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The Perks of Being a Night Owl

By Tara Osler


Disclaimer: The views are those of the author's alone and do not represent the views of UNA-Canada.


I never thought being a night owl would be so useful in my professional career. Now, I start my workday as everyone around me is winding down. The 13-hour time difference between Calgary and Jakarta puts me in a unique position that is surprisingly well-suited to my internal clock. I regularly reassure colleagues in Indonesia that I prefer this schedule, as they often try to apologize for keeping me up so late. We all try to be respectful of one another’s time – I schedule my emails to send after 8:00am, and they in turn do not invite me to events in their afternoon.


I started my position as a junior professional consultant with UNDP Indonesia in August, supported by UNA-Canada’s IYIP program, a reality that still has not fully sunk in. I remember declaring in my grade 11 social studies class that I would work for the UN someday, but I did not believe that day would come so quickly. Nor did I imagine a position like this one.


JPC Tara admits to 'wearing many hats' and being a night owl prior to starting her internship journey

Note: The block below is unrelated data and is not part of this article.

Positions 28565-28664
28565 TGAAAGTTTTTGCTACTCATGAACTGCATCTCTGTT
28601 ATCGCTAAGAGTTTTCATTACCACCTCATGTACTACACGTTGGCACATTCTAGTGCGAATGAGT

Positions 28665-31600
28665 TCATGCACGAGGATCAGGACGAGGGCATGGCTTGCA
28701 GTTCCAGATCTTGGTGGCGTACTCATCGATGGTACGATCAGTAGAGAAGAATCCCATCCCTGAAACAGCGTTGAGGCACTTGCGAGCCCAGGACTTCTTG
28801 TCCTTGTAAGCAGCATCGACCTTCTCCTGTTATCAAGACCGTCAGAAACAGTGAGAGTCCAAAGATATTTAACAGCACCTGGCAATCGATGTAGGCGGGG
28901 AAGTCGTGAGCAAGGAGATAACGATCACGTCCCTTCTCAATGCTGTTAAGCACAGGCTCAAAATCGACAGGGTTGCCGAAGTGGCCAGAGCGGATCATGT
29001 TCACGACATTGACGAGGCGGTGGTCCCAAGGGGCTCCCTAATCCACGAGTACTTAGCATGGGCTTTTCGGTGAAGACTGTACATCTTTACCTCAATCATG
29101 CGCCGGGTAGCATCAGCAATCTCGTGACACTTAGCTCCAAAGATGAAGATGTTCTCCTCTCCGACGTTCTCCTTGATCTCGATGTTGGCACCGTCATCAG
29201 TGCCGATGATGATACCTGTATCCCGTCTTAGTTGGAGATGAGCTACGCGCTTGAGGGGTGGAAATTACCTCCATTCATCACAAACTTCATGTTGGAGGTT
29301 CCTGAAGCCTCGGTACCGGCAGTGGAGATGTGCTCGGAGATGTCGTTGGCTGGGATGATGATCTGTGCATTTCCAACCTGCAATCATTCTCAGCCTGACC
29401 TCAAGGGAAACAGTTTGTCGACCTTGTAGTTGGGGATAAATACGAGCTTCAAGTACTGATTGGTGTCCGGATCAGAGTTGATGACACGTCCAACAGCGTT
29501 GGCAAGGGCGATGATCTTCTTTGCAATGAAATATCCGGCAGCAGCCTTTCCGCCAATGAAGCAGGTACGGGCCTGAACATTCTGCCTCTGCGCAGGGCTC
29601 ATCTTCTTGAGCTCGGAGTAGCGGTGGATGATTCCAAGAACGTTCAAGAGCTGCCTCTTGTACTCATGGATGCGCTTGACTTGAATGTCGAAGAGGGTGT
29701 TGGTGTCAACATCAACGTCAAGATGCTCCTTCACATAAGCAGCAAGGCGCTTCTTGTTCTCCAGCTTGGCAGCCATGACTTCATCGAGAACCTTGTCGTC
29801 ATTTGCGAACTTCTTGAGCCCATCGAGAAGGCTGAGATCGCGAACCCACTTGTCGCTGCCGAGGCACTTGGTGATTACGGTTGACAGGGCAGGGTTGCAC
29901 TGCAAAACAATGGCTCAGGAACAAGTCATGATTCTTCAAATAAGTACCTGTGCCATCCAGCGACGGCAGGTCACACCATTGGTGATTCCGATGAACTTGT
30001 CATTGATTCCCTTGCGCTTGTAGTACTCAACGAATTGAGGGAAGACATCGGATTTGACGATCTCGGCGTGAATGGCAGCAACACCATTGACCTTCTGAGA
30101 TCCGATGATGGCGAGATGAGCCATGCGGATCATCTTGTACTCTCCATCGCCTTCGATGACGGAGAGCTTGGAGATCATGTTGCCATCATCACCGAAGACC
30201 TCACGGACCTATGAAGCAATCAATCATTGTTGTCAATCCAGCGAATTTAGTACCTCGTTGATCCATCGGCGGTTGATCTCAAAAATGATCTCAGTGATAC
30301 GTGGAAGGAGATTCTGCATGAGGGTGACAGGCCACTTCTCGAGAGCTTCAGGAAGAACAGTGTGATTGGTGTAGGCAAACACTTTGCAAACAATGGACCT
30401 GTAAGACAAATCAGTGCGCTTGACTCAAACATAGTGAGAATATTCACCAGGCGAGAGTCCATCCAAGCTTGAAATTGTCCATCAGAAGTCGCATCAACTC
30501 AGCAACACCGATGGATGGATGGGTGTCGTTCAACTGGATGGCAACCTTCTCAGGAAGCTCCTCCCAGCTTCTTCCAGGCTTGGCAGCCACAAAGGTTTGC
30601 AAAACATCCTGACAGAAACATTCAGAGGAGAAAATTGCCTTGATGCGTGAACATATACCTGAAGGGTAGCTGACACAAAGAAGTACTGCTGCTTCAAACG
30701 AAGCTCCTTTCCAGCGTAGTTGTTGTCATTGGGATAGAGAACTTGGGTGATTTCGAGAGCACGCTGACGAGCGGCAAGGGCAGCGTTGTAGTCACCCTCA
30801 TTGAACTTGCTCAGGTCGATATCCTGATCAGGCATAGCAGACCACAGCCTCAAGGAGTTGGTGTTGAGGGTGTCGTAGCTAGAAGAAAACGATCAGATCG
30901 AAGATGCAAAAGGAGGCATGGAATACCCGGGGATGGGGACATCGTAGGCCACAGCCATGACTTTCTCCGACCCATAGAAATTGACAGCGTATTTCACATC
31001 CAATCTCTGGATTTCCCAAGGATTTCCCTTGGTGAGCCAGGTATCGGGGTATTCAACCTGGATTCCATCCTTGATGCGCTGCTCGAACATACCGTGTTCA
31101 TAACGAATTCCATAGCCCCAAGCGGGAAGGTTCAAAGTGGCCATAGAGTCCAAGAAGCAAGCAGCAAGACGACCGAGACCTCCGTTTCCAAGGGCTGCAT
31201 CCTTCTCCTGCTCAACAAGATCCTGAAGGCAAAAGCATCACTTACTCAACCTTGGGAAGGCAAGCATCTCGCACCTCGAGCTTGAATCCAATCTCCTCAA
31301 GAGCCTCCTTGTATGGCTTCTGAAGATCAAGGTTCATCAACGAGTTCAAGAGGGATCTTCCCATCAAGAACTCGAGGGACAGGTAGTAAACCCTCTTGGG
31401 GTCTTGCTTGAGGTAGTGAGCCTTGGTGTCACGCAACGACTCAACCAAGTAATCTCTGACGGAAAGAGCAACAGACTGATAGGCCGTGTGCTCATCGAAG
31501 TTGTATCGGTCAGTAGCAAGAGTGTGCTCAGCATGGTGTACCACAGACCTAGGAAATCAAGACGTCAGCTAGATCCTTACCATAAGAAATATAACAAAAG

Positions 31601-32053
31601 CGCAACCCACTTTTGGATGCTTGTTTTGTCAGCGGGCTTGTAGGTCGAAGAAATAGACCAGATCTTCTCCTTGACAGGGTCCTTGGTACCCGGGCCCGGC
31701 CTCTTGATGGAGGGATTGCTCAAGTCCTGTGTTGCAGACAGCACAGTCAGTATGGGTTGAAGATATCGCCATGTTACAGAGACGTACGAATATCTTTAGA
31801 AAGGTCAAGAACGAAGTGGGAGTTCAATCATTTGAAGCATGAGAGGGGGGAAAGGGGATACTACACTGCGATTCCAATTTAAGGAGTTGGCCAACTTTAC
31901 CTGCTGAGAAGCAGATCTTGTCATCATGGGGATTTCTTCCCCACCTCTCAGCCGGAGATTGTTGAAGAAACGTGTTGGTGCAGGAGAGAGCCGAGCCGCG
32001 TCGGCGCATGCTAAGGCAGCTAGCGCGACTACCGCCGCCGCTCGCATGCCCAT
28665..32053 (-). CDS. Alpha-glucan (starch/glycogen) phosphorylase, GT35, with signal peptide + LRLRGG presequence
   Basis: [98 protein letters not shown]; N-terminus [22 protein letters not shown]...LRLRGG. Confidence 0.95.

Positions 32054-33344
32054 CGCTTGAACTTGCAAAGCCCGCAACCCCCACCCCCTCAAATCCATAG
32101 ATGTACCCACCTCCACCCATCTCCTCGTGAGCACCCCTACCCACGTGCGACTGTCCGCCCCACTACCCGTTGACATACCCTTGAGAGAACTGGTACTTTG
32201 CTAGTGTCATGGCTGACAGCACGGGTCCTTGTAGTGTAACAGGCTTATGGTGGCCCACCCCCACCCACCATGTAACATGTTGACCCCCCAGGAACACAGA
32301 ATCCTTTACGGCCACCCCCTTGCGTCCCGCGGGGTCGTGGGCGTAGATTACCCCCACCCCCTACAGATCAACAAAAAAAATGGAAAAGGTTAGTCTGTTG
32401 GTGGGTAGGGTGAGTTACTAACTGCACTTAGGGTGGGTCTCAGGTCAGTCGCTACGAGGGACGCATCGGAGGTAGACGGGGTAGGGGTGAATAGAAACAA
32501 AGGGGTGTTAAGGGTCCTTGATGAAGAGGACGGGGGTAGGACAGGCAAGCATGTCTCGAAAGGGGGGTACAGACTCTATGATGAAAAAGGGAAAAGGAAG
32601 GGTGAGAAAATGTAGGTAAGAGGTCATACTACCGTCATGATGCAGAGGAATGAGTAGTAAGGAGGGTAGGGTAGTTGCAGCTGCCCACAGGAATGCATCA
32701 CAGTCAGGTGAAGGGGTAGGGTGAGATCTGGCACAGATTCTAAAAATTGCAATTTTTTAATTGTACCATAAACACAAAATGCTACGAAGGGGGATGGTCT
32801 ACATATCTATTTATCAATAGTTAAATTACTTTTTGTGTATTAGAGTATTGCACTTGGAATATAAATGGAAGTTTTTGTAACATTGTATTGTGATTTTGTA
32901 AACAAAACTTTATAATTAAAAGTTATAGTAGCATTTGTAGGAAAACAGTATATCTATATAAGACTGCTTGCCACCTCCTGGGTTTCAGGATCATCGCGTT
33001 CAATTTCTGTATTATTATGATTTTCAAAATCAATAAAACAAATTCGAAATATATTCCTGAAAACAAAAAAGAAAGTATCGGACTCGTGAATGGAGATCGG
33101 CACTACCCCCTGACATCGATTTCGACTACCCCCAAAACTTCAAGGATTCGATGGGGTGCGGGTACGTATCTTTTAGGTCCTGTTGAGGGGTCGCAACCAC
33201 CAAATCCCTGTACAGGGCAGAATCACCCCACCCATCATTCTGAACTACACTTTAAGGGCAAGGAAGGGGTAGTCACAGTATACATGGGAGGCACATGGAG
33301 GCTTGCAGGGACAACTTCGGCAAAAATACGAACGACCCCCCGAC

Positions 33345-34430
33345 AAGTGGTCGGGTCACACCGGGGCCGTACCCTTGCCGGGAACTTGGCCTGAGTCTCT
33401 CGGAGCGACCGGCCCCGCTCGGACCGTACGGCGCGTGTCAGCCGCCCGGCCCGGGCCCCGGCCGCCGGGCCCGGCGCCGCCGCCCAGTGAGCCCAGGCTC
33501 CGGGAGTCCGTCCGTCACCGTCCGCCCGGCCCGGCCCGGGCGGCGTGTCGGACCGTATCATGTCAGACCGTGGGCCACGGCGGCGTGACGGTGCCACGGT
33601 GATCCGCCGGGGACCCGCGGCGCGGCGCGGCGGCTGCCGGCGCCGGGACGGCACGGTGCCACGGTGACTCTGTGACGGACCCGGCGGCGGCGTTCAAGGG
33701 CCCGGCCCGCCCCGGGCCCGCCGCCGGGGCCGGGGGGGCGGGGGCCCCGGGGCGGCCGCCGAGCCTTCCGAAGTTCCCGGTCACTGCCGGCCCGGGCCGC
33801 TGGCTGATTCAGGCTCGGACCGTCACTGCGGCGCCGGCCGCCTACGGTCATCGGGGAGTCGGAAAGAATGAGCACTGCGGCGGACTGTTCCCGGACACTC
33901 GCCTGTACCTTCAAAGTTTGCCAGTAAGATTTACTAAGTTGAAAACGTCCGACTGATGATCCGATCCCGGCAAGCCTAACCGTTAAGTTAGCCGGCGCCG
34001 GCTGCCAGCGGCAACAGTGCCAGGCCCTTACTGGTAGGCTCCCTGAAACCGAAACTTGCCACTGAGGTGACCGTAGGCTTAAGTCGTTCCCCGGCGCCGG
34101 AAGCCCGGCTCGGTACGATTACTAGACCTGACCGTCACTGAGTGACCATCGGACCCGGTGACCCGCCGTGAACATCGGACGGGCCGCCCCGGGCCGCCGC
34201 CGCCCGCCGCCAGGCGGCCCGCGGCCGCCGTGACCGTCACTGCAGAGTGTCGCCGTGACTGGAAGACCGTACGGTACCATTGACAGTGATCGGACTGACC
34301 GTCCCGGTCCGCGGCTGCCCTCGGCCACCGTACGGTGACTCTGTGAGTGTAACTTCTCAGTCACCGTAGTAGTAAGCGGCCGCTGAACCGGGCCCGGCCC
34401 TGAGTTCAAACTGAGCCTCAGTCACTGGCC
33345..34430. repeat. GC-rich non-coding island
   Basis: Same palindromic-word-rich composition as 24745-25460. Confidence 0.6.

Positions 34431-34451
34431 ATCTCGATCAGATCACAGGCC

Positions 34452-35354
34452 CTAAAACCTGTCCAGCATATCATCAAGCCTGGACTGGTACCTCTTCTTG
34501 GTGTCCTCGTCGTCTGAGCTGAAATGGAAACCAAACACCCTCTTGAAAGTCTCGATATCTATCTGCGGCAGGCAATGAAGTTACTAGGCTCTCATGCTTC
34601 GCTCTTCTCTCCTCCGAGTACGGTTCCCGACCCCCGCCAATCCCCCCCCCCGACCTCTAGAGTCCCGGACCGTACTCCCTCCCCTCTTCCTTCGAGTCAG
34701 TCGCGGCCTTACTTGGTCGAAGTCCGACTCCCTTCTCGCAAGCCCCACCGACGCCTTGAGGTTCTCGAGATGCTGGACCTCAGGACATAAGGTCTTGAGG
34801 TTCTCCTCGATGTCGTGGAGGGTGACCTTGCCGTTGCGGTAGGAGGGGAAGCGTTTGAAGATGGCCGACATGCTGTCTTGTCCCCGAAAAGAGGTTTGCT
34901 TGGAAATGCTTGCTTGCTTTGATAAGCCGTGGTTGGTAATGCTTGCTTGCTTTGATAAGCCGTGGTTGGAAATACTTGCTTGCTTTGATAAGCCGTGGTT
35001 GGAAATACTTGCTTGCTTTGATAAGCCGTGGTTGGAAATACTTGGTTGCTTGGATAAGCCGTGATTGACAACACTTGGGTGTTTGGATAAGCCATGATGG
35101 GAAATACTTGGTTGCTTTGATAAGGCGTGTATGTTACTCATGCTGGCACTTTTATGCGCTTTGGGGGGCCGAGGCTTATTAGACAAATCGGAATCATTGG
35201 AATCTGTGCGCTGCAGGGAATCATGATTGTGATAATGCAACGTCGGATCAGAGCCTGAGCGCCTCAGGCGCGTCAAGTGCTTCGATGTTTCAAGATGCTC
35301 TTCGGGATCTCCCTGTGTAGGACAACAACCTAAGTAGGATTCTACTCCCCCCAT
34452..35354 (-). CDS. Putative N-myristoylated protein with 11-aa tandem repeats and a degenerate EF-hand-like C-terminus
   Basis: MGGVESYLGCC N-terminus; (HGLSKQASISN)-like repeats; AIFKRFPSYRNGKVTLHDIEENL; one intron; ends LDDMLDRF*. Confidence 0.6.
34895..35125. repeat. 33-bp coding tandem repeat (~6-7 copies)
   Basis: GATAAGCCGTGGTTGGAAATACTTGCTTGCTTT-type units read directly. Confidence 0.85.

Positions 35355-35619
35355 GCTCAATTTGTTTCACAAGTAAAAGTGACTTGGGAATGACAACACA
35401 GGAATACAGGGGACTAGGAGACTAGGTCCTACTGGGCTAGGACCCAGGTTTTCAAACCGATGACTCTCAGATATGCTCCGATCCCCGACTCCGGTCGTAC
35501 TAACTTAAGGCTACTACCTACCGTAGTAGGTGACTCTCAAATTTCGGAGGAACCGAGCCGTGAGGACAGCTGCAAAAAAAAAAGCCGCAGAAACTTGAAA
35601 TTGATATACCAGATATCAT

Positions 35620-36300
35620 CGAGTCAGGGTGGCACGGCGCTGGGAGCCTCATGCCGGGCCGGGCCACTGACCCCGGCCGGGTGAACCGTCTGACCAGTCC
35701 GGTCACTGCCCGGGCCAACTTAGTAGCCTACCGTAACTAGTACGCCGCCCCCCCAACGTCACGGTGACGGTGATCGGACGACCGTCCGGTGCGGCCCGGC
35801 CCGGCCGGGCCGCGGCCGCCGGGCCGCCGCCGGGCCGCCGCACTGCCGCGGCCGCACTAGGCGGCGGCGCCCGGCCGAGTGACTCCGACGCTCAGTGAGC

Working on programme research, it is safe to say I wear many hats. On a given day, my duties may include researching and compiling briefing notes for senior UNDP personnel ahead of meetings with external partners, attending internal meetings and taking down action items to follow up on with project managers down the road, and writing talking points for UNDP personnel speaking on panels and at community events. I have had the opportunity to work in the full spectrum of UNDP’s focus areas. I have sat in on internal project meetings on biodiversity (including protection programmes for Indonesia’s endangered tigers), vaccine deployment, and preparations for Indonesia’s upcoming term as G20 President. The scope of the UNDP’s operations is massive, with every one of the Sustainable Development Goals represented. In the past, my work has always been focused on one topic. Now, I am able to participate in everything from forest protection to gender equality in a single workday.

Tara feels part of the team at UNDP Indonesia, despite the 13 hour time difference


It is an odd feeling to have all of these incredible experiences take place at night, alone in my office. I will admit to feeling pangs of jealousy when my colleagues float the idea of a publicity trip to one of the tiger sanctuaries our programme supports. However, I am learning how to be grateful for the journey – even if I am not there physically, I am still with a supportive team of professionals who are invested in my professional growth. Even as they transition back to in-person operations, I still feel like a part of the team.


Perks of working from home include trips to Banff National Park in Alberta during down-time


It is not easy to be separated from my colleagues by this many hours and kilometres, but it is still somehow wonderful, and an experience that I know I will carry forward in my future career.